A threshold issue in this case is the applicability of the "two-judge rule" to a decision of a probate judge which is affirmed by a circuit court judge. The majority of the court of appeals employed the two-judge rule in affirming, while the dissenting judge, then-Acting Judge Few, posited that the standard of review in an appeal from an equity case should not change simply because two judges have made the same factual determination, and would have applied a preponderance of the evidence standard of review in this case. We take this opportunity to clarify the appropriate standard of review in cases where the probate court's decision is affirmed by the circuit court.

         What has become known as the two-judge rule had its genesis in Townes, wherein the Supreme Court undertook to explain the applicable standards of appellate review in various types of cases. In Townes, a master made findings of fact and conclusions of law which were concurred in by the circuit court, and the Court stated that: "In an action in equity, tried first by a master or a special referee and concurred in by the judge, the findings of fact will not be disturbed on appeal unless found to be without evidentiary support or against the clear preponderance of the evidence." 266 S.C. at 86, 221 S.E.2d at 775-76.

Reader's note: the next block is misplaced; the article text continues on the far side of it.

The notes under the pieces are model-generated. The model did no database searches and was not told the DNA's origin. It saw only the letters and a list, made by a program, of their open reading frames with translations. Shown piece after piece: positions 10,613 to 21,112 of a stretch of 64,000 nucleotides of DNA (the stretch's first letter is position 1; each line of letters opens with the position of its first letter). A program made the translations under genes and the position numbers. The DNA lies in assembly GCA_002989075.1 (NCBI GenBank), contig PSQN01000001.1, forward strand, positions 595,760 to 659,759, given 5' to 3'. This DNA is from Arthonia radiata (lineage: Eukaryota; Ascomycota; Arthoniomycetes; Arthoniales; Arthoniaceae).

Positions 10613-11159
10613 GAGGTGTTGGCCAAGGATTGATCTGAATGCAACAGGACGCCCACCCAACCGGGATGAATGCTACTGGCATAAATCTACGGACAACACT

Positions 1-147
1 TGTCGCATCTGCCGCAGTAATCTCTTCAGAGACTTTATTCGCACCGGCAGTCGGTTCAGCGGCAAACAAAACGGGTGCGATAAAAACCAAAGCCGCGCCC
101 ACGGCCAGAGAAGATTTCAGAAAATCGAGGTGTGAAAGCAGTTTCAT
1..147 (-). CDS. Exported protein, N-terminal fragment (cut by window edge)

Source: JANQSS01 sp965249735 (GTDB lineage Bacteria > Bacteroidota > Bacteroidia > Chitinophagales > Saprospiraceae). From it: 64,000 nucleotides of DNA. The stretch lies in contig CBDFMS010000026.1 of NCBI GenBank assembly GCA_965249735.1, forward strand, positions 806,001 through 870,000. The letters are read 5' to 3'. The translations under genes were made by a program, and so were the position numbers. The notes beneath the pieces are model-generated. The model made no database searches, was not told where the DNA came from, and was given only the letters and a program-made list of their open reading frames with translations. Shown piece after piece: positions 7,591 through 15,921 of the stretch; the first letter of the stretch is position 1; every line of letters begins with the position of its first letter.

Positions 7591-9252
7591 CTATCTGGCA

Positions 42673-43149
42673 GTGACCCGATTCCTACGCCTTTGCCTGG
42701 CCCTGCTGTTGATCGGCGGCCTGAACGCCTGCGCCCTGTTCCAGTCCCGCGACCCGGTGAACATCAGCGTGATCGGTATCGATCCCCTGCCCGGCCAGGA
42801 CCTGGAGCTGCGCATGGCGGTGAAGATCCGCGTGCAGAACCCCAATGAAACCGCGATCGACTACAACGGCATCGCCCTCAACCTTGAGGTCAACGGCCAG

Both the court of appeals and this Court have applied the two-judge rule to probate cases where the circuit court judge has agreed with the decision of the probate court. See Geddings v. Geddings, 319 S.C. 213, 216, 460 S.E.2d 376, 378 (1995) (applying the two-judge rule where the circuit court affirmed the probate court's decision that a wife had not waived her right to invoke her elective share); Dean v. Kilgore, 313 S.C. 257, 260, 437 S.E.2d 154, 155 (Ct. App. 1993) ("Although Townes sets forth the two-judge rule for equity cases first tried by a master or special referee and subsequently affirmed or concurred in by the circuit court, we see no reason not to apply the same rule to an affirmance or concurrence of the circuit court with the probate court."). Relying on this precedent, a majority of the court of appeals held the two-judge rule applied.